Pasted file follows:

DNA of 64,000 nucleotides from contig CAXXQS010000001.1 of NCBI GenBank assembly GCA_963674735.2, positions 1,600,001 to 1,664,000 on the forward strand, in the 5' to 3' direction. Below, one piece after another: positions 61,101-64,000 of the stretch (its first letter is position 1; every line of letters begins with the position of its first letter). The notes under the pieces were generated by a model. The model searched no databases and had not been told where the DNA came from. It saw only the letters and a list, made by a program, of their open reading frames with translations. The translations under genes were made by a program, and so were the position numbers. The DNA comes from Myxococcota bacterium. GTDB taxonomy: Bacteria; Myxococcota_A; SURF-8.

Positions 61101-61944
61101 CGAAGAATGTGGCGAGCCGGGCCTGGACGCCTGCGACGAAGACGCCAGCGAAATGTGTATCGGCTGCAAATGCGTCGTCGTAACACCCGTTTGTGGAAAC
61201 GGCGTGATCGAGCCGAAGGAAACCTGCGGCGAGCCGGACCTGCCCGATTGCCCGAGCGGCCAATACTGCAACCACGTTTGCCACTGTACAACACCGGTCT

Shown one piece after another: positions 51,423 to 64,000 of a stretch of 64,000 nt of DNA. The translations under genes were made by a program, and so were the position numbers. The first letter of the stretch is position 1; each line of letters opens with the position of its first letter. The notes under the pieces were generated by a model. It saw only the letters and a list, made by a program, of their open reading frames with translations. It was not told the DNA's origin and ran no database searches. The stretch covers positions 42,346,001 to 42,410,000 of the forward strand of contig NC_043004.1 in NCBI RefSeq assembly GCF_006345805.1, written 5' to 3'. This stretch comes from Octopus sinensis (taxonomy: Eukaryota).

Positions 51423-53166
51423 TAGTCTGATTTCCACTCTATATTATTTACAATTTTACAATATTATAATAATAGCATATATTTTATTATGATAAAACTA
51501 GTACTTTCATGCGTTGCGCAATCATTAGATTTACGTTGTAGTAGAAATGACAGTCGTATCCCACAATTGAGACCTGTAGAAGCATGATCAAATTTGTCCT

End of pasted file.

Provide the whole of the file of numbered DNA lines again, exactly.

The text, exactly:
DNA of 64,000 nucleotides from contig CAXXQS010000001.1 of NCBI GenBank assembly GCA_963674735.2, positions 1,600,001 to 1,664,000 on the forward strand, in the 5' to 3' direction. Below, one piece after another: positions 61,101-64,000 of the stretch (its first letter is position 1; every line of letters begins with the position of its first letter). The notes under the pieces were generated by a model. The model searched no databases and had not been told where the DNA came from. It saw only the letters and a list, made by a program, of their open reading frames with translations. The translations under genes were made by a program, and so were the position numbers. The DNA comes from Myxococcota bacterium. GTDB taxonomy: Bacteria; Myxococcota_A; SURF-8.

Positions 61101-61944
61101 CGAAGAATGTGGCGAGCCGGGCCTGGACGCCTGCGACGAAGACGCCAGCGAAATGTGTATCGGCTGCAAATGCGTCGTCGTAACACCCGTTTGTGGAAAC
61201 GGCGTGATCGAGCCGAAGGAAACCTGCGGCGAGCCGGACCTGCCCGATTGCCCGAGCGGCCAATACTGCAACCACGTTTGCCACTGTACAACACCGGTCT

Shown one piece after another: positions 51,423 to 64,000 of a stretch of 64,000 nt of DNA. The translations under genes were made by a program, and so were the position numbers. The first letter of the stretch is position 1; each line of letters opens with the position of its first letter. The notes under the pieces were generated by a model. It saw only the letters and a list, made by a program, of their open reading frames with translations. It was not told the DNA's origin and ran no database searches. The stretch covers positions 42,346,001 to 42,410,000 of the forward strand of contig NC_043004.1 in NCBI RefSeq assembly GCF_006345805.1, written 5' to 3'. This stretch comes from Octopus sinensis (taxonomy: Eukaryota).

Positions 51423-53166
51423 TAGTCTGATTTCCACTCTATATTATTTACAATTTTACAATATTATAATAATAGCATATATTTTATTATGATAAAACTA
51501 GTACTTTCATGCGTTGCGCAATCATTAGATTTACGTTGTAGTAGAAATGACAGTCGTATCCCACAATTGAGACCTGTAGAAGCATGATCAAATTTGTCCT